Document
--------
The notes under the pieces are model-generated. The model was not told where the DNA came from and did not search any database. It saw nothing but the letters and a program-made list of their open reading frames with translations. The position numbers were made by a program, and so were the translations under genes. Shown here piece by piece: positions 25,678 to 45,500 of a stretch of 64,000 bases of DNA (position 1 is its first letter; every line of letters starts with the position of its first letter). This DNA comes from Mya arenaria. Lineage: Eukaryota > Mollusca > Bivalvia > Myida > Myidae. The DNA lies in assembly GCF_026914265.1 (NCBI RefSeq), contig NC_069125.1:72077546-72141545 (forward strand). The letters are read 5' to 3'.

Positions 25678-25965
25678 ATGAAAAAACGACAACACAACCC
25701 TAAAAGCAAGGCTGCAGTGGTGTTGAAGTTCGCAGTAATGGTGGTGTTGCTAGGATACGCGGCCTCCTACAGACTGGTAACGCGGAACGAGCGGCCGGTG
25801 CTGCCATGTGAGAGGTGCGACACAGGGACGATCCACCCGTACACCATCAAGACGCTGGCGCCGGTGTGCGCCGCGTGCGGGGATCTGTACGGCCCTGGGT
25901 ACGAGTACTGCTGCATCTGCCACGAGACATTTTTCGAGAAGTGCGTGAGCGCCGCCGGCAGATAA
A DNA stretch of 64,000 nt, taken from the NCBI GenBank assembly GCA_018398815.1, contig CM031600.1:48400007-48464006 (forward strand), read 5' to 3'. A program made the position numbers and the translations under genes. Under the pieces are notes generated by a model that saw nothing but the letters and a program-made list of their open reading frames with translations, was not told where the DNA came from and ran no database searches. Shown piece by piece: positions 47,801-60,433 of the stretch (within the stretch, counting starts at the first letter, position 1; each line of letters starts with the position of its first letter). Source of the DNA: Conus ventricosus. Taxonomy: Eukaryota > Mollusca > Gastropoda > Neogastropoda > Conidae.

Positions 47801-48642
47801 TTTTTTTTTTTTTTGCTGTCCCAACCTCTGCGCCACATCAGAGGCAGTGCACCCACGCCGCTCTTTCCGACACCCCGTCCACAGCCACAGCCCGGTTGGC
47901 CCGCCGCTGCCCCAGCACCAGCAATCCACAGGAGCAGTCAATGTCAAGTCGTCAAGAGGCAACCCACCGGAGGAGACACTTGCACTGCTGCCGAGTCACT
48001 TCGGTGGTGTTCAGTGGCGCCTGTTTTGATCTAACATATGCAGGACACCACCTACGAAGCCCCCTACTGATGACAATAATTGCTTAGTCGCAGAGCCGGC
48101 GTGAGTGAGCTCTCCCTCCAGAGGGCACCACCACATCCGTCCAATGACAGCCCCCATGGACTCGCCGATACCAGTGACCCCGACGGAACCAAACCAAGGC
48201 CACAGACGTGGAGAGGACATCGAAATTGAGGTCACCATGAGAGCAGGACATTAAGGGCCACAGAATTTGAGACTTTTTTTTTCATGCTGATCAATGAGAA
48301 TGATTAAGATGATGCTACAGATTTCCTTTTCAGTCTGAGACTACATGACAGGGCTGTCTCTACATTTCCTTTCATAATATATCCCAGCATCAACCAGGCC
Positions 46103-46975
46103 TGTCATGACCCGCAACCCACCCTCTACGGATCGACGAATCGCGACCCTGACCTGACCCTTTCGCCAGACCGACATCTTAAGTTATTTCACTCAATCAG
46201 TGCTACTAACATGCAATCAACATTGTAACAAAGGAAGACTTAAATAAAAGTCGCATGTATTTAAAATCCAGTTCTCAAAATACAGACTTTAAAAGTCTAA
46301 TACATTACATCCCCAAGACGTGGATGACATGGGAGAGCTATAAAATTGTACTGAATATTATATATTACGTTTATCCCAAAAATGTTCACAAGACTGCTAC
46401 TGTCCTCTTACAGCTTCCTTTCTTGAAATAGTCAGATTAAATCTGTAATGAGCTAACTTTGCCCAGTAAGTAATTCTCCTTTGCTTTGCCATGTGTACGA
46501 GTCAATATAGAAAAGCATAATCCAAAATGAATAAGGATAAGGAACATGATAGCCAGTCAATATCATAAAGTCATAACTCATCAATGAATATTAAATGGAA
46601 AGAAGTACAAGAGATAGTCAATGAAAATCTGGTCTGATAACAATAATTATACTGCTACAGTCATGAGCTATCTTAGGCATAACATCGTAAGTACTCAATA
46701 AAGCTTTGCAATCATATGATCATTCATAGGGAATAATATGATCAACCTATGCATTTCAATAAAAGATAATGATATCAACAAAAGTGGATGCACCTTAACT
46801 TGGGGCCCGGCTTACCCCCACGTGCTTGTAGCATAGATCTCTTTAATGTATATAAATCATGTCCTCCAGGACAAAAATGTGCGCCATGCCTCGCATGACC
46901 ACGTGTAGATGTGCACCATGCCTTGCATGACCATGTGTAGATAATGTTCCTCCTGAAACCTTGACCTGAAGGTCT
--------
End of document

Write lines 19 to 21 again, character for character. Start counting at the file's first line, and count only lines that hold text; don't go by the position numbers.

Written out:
46401 TGTCCTCTTACAGCTTCCTTTCTTGAAATAGTCAGATTAAATCTGTAATGAGCTAACTTTGCCCAGTAAGTAATTCTCCTTTGCTTTGCCATGTGTACGA
46501 GTCAATATAGAAAAGCATAATCCAAAATGAATAAGGATAAGGAACATGATAGCCAGTCAATATCATAAAGTCATAACTCATCAATGAATATTAAATGGAA
46601 AGAAGTACAAGAGATAGTCAATGAAAATCTGGTCTGATAACAATAATTATACTGCTACAGTCATGAGCTATCTTAGGCATAACATCGTAAGTACTCAATA